A Declawed Cat’s Story

Many, many thanks to our friend Barry for this saga. Unlike most pet parents and veterinarians, he was astute enough to truly see and understand what declawing has done to his adopted kitty, Spark. I asked him to share his experience to all of our readers, and we are proud to present it here.


I have had pets my whole life. Most often that has been cats or dogs, but growing up on a farm I learned respect for all life. I take the responsibility of pets very seriously. I educate myself on their health issues, I limit their intake of medications and vaccines, I only use flea medication as a last resort, I have a cat enclosure that allows them to go outside, and I feed cats a species-specific homemade raw diet approved by a veterinarian. Needless to say, I love animals and respect them as self-directed sentient beings.

 

One of my two current cats is a beautiful, very fit 18-pound male named Spark. Of all of the pets I have had, he is probably the most affectionate. He’s by my side wherever I go in the house. He is also declawed. He was already declawed when I adopted him. It has been an interesting experience that saddens me greatly. In fact, there’s not a day that goes by when I watch him walk that I don’t think about the cruelty of declawing cats. To be honest, I was completely ignorant of what declawing really is until I adopted him. I certainly am ignorant no more.

I understand a little about muscular-skeletal dysfunction, and I see so much of it Spark. (Essentially it’s an imbalance in our muscles and skeleton, usually created through injury.) It is obvious to me that declawing changes the neurological balance or the firing sequence of muscles in the front legs, similar to Morton’s Toe in humans. In humans, that dynamic can lead to a forward head, distended upset stomach, terrible migraines, back muscle problems, spinal problems, constipation and the like. This all starts with gait problems, and the effects are often misdiagnosed or treated symptomatically rather than holistically.

I have had Spark for ten years now. And, while he is still active, he experiences regular pain, and his tolerance threshold for being petted or touched on certain parts of his body is now very low. And, while I don’t know if he experiences headaches, he does have a very forward, dropped head when he walks, and that has put incredible pressure on his spine and back muscles. He regularly has an upset stomach and refuses food. Now he suffers from severe constipation. He has what would almost be classified as a Dowager’s hump in his front shoulders, and his spine looks like a roller coaster. His front and hind legs are off limits to touch because of his pain.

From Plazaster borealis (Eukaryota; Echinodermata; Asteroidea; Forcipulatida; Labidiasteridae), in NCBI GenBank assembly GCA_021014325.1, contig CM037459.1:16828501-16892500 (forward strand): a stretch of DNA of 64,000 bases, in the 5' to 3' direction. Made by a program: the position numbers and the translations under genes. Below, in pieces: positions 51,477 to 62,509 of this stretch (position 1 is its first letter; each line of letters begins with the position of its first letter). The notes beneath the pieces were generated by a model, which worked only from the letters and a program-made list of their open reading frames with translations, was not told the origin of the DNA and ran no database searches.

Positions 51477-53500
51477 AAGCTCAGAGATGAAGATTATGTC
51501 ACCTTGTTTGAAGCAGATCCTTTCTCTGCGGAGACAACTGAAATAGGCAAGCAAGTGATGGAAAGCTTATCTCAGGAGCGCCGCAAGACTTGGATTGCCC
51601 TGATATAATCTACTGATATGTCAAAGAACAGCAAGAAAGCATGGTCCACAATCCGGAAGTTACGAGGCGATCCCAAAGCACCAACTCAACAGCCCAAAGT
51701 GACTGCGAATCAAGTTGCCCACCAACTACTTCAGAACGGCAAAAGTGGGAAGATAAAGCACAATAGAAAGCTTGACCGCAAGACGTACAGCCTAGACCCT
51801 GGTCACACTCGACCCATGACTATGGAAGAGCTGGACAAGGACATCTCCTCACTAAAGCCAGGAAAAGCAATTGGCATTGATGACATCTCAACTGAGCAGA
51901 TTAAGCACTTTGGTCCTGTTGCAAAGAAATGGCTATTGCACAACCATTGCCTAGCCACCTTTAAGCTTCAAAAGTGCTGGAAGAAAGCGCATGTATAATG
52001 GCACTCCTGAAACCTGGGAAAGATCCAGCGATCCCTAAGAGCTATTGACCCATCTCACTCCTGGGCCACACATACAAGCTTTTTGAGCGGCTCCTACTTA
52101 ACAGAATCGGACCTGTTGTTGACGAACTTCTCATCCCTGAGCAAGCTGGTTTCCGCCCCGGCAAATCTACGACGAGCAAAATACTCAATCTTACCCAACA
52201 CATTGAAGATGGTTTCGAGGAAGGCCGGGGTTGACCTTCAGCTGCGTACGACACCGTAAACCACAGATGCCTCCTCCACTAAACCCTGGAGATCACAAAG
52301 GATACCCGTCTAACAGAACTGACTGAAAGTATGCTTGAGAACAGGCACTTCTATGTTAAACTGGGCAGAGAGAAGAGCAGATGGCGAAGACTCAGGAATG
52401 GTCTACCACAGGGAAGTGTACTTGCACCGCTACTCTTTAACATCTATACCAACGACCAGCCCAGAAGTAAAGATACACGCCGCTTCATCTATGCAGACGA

Understanding movement disorders and how muscular-skeletal problems manifest themselves with these types of symptoms, I am completely confident that literally all his symptoms are because he was declawed. And that declawing has caused deterioration of the muscular-skeletal system, and put pressure on his internal organs and nerves. For example, I know with complete confidence that his constipation is caused by a hypertonic or overly tight pelvic floor caused by skeletal imbalance.

As someone who has degrees in the sciences, I am quite confident of these statements because I am able to ameliorate all of them to some degree with myofascial release and mild acupressure techniques. Sometimes touching one area causes problems in other areas, but ultimately he is able to experience some relief for some period of time. As an example, through light touch or very light manipulation, I am able to relieve the constipation to the point where he becomes regular again. But, that may cause stomach upset. Oftentimes it’s a series of touches over a period of days that can offer some relief when his pain becomes too intense.

It breaks my heart to see him in pain and suffering. All of that is because of our cumulative ignorance in allowing such an inhumane treatment to be legal. There is no humane way to declaw a cat. If we are going to allow pets in our homes, we need to accept them as they are. The suffering that declawing causes could never justify the procedure.


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